Filed Under:Risk Management, Cybersecurity

The 3 R’s to remedy a cyber breach

Having a proactive cybersecurity strategy is a company's best defense against a data breach. (Photo: iStock)
Having a proactive cybersecurity strategy is a company's best defense against a data breach. (Photo: iStock)

When hackers penetrate your public and private networks, it can lead to devastating consequences. A data breach can not only destroy a company's electronic data, it can also bankrupt a business.

The average data breach costs $4 million, according to a 2016 study from IBM. The study also reports that the average cost incurred for each lost or stolen record containing sensitive and confidential information increased from $154 to $158 over the past year.

Related: Does traditional coverage apply when cyber attacks cause physical damage?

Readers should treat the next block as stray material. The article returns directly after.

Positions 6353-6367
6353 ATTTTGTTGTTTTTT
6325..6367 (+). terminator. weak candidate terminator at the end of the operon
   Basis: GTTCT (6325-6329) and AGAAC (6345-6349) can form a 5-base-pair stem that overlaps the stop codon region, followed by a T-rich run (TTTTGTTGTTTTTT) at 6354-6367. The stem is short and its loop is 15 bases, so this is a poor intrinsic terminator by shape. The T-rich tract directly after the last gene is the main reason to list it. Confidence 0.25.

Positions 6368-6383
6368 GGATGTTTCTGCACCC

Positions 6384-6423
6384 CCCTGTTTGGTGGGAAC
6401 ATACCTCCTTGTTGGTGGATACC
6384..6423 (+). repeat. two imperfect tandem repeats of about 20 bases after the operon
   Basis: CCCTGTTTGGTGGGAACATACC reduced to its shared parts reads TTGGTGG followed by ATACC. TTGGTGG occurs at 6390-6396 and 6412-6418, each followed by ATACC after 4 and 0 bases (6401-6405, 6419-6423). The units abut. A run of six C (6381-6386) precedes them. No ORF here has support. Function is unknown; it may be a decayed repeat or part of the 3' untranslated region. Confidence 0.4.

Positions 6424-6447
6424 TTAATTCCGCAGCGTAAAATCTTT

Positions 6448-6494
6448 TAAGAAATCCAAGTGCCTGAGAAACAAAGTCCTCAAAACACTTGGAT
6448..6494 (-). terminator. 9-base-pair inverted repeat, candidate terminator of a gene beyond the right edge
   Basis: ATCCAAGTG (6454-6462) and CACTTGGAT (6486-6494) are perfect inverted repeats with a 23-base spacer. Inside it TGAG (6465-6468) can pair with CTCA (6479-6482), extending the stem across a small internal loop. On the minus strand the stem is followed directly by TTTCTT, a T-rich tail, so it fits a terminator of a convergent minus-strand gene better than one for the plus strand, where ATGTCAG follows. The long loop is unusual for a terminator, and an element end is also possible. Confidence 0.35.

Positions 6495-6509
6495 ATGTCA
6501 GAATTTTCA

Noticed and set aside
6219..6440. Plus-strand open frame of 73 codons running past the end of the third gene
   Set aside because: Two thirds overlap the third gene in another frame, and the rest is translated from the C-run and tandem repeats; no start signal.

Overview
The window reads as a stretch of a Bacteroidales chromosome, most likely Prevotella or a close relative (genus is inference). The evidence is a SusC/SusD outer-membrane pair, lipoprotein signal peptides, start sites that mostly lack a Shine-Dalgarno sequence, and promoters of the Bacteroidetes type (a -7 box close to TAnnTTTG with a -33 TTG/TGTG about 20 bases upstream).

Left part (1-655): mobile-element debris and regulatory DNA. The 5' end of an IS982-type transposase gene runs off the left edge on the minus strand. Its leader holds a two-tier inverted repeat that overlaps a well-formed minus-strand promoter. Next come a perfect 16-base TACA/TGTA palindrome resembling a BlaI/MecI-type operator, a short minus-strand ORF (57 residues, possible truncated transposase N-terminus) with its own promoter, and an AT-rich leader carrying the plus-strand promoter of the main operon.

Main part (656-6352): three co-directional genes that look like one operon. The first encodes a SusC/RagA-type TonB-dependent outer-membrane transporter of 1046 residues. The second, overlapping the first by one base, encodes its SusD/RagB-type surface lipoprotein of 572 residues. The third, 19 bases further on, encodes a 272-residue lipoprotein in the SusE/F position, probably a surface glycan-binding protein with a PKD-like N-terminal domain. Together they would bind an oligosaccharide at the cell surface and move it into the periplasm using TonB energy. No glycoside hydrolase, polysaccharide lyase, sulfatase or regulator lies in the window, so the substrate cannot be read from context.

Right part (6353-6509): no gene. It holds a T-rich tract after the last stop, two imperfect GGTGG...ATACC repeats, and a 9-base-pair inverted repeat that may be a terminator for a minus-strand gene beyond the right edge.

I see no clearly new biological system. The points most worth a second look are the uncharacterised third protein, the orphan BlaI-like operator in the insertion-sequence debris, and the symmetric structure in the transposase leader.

When it comes to the volume of attacks, the numbers are simply staggering. It is estimated over 900 million records of personally identifiable information (PII) have been stolen in the U.S. over the past few years, according to NetworkWorld.com.

Any company in any sector can be hacked. So what should business do if they are the latest victim of a breach? Having a proactive cybersecurity strategy is a company's best defense. Following these three essential R’s is a defense strategy that should be stored in every company’s first aid kit:

(Photo: iStock)

1. Recognize


Identifying the source of the incident is paramount to minimizing the resulting damage. Internal controls play a significant role in identifying a hacker’s point of entry.

Monitoring logs and access to networks is especially critical because this is where signs of a breach will likely turn up. Large file transfers that do not regularly occur could be a sign of a security incident, as could the slowing down of a usually large bandwidth network.

Related: 4 tips to sell more cyber liability policies to small businesses

(Photo: iStock)

2. React


A company’s incident response plan to unauthorized access should be able to cut off the access point, slow down the intruder, preserve the environment that has been compromised and speed up recovery. This can be accomplished through proactive monitoring, user training and a layered security approach.